COLUMBUS CIRCLE — A suicidal man who threw a "hoax" bomb into an NYPD van held off officers for six hours in his SUV, telling police "I have a bomb strapped to me and I want to die," before he surrendered, officials said.
Sgt. Hameed Armani and Officer Peter Cybulski were sitting in their marked NYPD van at Duffy Square about 11:30 p.m. Wednesday when Hector Meneses, 52, drove by and tossed a device onto their dashboard, an NYPD spokesman said.
"The light went off, started blinking. I looked around and saw a lot of kids, a lot of young people, a lot of people out there in Times Square," said Armani, a 10-year NYPD veteran and father to a 12-year-old daughter.
Meneses fled the scene in his Chrysler Aspen and the police flipped their sirens on and headed east on 46th Street as Cybulski, a 3-year veteran, nervously cupped the device in his hands, officials said.
“He was yelling at me, ‘Boss, what are we doing?’ We’re driving. We’re driving. We said our prayers. I said, ‘If it happens, it happens, but I’m not going to stop here,'” Armani said
The pair got to Sixth Avenue and placed the device on the sidewalk for the NYPD bomb squad to investigate, officials said.
Investigation revealed the device to be an inert "hoax," containing a candle, cylindrical object, electrical component and a flashing LED wrapped in a white T-shirt, officials said.
Then, about 2:10 a.m., police spotted Meneses, a Colombia native who now lives in East Elmhurst, parked in his SUV in Columbus Circle, police said.
Meneses, wearing a red helmet and a denim vest, rolled up his window and reached for his glove compartment, but mostly refused to negotiate with police except to say, "I have a bomb strapped to me and I want to die," officials said.
Using a robot with audio and visual capabilities, police finally determined that there weren't any explosives in the SUV and moved to take Meneses into custody just before 8 a.m., officials said.
He underwent a psychological evaluation at Mount Sinai Roosevelt and was charged with reckless endangerment, making a false report, making a terroristic threat, placing a false bomb, criminal possession of a weapon, and resisting arrest, police said.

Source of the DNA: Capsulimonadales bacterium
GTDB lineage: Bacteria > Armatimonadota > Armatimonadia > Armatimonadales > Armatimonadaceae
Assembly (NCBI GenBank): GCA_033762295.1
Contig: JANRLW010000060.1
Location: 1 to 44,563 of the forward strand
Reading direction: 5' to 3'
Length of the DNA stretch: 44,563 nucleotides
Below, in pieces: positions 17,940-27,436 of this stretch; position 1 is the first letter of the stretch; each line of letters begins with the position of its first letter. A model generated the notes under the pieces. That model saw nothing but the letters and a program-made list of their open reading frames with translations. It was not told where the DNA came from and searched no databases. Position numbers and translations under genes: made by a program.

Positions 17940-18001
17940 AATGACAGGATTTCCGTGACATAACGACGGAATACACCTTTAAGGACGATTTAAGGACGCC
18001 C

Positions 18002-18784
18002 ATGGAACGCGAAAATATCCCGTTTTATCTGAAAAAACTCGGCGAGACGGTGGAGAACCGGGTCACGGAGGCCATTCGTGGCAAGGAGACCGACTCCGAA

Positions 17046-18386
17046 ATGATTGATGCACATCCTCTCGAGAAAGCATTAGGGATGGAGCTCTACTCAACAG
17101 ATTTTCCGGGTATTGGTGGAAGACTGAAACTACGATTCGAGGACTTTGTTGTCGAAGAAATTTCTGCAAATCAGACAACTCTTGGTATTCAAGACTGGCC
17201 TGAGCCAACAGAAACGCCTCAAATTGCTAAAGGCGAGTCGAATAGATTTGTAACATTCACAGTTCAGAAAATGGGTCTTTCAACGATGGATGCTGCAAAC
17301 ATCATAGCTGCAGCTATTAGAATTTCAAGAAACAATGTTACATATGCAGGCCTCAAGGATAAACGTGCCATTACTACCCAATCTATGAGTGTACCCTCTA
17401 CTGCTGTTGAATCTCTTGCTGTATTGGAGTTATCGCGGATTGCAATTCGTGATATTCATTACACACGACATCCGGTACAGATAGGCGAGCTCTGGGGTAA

Police found 19 LED lights, a pot with a cap, wires and a remote control — components investigators believe he hoped to use to "simulate a pressure cooker" bomb in his SUV, officials said.
"Nothing in the vehicle or nothing that we know of right now comes anything close to an improvised explosive device," said the Chief of Detectives Manhattan South William Aubry.
Meneses, who doesn't have any criminal history with the NYPD, was described by neighbors as a quiet, churchgoing man who split up with his wife but was involved in the neighborhood, officials said.
His last job was as a cabbie and applied for a license with the Taxi and Limousine Commission in 2014, police said. TLC officials said he applied again in April, but wasn't licensed as of Thursday morning.
"Something must have happened to him, something must have disturbed him, something must have destabilized him because he does not act like that," said Meneses' neighbor, a woman named Piedad, who declined to give her last name.
Meneses had been married but had split with his wife, neighbors said.
"I was completely shocked, and I imagine it could be anybody else," she said. "Maybe somebody, anybody but him, I think," said Lucia Amaral, 75, who was a neighbor and was the witness for Meneses' wedding at Queens Borough Hall a decade ago.
NYPD Commissioner Bill Bratton praised the efforts of Armani, Cybulski and all the police involved in the incident.
"The bravery and heroism displayed by them for many long hours this morning, I cannot extol enough. They are reflective of the best of this police department," Bratton said.